Vigilantes hanged desperado William Hynson at Fort Benton in 1868. The hanging on Block 25, some believed, triggered a series of dark events on that site. Sheriff John Morgan built a livery stable, a hand-dug well, and a home on Block 25 around the time of Hynson's hanging. Morgan's wife died and his house burned down. Soon after, during a skirmish in the streets of Fort Benton, an Indian was hanged on Block 25 and the bodies of several Blackfeet were thrown into Morgan’s well. It was thereafter known as the Place of Skulls. By 1870, Morgan had died and his livery passed to others. A small log house on Block 25 served as the county jail.  On November 28, 1872, it burned down with three men inside. Officials found the charred remains of two men. Officials speculated that the third prisoner killed the other two and escaped. Locals whispered that the block was cursed, although Morgan’s livery continued to do a brisk business under other owners. Rumors circulated, however, that the ghost of a the dead prisoners spooked the livery’s horses, wandering over the other empty, overgrown lots of Block 25.

Block 25 in 1884 included Ferdinand Roosevelt’s first furniture store, destroyed in a freak wind, the River Press offices, and the livery business. Sanborn fire Insurance Map, MHS Research Center.
On the site of the jail in 1884, Ferdinand C. Roosevelt’s furniture store was nearly finished when a freak wind tore the boards apart and blew the entire frame structure into the river. The wind touched nothing else.  Roosevelt rebuilt. In 1885, fire claimed the store, Roosevelt’s huge inventory, and nearly destroyed the River Press next door. Property owners did not rebuild on Block 25. Brothers Ed and George Lewis rebuilt the livery in 1895, then Ed died in 1897. By 1900 only George Lewis’s new livery stood on the east half of Block 25. In a final burst of evil energy, fire consumed it. George Lewis promptly relocated his business. Finally, A brave citizen built a home where the jail once stood. Renumbering of the townsite blocks, twice, helped erase the stigma of the Hoo Doo Block. W. S. Stocking wrote in 1906 that forty years later, only the one dwelling stood there: “…and good luck seems to attend the occupant—from which it may be argued that the ‘hoodoo’ has exhausted its power for evil."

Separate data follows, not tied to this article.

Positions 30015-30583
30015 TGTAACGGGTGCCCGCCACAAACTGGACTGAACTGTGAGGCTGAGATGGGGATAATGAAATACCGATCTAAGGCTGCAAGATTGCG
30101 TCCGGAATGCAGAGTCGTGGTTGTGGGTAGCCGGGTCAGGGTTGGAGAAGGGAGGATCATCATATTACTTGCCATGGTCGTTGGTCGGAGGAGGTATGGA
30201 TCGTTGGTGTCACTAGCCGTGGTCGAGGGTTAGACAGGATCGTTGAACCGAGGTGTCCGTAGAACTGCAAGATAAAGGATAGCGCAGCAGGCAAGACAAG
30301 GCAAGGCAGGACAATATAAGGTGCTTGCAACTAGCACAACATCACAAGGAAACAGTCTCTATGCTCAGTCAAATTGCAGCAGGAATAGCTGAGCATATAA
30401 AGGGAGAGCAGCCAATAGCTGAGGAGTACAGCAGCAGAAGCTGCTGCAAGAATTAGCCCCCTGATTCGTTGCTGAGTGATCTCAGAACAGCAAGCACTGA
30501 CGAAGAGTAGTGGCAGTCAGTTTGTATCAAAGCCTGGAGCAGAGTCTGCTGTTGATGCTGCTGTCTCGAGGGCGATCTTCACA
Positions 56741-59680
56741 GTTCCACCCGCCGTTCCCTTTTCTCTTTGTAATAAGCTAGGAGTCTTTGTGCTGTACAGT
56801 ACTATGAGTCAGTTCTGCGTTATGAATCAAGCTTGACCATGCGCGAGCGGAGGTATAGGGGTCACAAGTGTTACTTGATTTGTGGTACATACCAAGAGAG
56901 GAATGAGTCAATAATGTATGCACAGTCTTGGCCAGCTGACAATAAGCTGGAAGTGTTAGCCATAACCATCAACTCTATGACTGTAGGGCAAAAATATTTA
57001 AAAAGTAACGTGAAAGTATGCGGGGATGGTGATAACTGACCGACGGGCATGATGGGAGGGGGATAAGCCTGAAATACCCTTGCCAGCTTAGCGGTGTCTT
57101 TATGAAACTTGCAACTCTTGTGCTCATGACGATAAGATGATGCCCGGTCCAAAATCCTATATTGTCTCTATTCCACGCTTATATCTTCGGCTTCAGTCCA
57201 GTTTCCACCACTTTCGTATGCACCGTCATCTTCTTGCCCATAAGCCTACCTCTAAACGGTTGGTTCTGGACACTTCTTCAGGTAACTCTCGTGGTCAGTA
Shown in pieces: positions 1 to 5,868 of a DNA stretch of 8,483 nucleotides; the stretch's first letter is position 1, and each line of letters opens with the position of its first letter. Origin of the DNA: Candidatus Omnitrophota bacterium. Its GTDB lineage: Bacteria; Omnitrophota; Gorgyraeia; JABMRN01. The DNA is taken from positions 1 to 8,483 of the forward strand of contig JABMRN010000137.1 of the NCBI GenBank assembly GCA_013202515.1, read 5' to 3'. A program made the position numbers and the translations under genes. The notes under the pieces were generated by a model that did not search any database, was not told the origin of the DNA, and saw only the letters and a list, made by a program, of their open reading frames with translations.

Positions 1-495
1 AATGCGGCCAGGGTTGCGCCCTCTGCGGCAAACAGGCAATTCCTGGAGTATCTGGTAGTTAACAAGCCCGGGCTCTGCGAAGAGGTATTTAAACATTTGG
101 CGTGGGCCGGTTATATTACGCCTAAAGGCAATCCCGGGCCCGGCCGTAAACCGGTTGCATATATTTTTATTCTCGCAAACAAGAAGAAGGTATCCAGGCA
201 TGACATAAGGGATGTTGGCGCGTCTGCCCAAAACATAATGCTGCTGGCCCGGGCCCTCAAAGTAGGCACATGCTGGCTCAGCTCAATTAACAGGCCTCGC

Monday, August 18, 2014

A Territorial Period Landmark

Summer is county and state fair season and Montana’s fairs at Helena stretch back to 1867. Horse racing—both trotting and racing under saddle—was central to those celebrations. Helena’s official racetrack, completed in September 1870, accommodated six to eight totting horses and sulkies abreast, and it was the only regulation one-mile track in the territory. Early fairs attracted racers from across the West. Kentucky thoroughbreds, Montana-bred runners and trotters, and non-pedigreed horses all raced at the Helena track in the early years. But by 1884, entrants had to go through a nomination process to be accepted to race. After statehood in 1889, Helena’s fair became the State Fair. Purses of $300, $500, and $1,000 in the various trotting and running categories emphasize the importance of these races and Helena’s track. The track was refurbished in 1890, and according to local tradition, trains brought in carloads of imported Kentucky earth to spread on the track for luck. The newly refurbished track, said the Independent, was “as smooth as a billiard table….”

This aerial view shows the historic footprint of the Lewis and Clark County Fairgrounds Racetrack circa 1970s.
Courtesy MDT.
In 1904, relay races were introduced. Racers rode only thoroughbreds. Riders changed horses at top speed. Fannie Sperry, later the Lady Bucking Horse Champion of the World, rode Montana’s first relay race at the fairgrounds racetrack. Betting on horse races became illegal in 1914, the state cut its funding, drought impacted agricultural displays, and the fair began to decline. A new auto racing track built inside the one-mile racetrack brought a new attraction in 1916, although horse racing remained popular.  Betting resumed in 1930 when more than 350 horses from the best circuits in Canada, Mexico, and the United States vied for generous purses, but the Great Depression suspended fairs. Helena’s last was in 1932. The state fair later moved to Great Falls.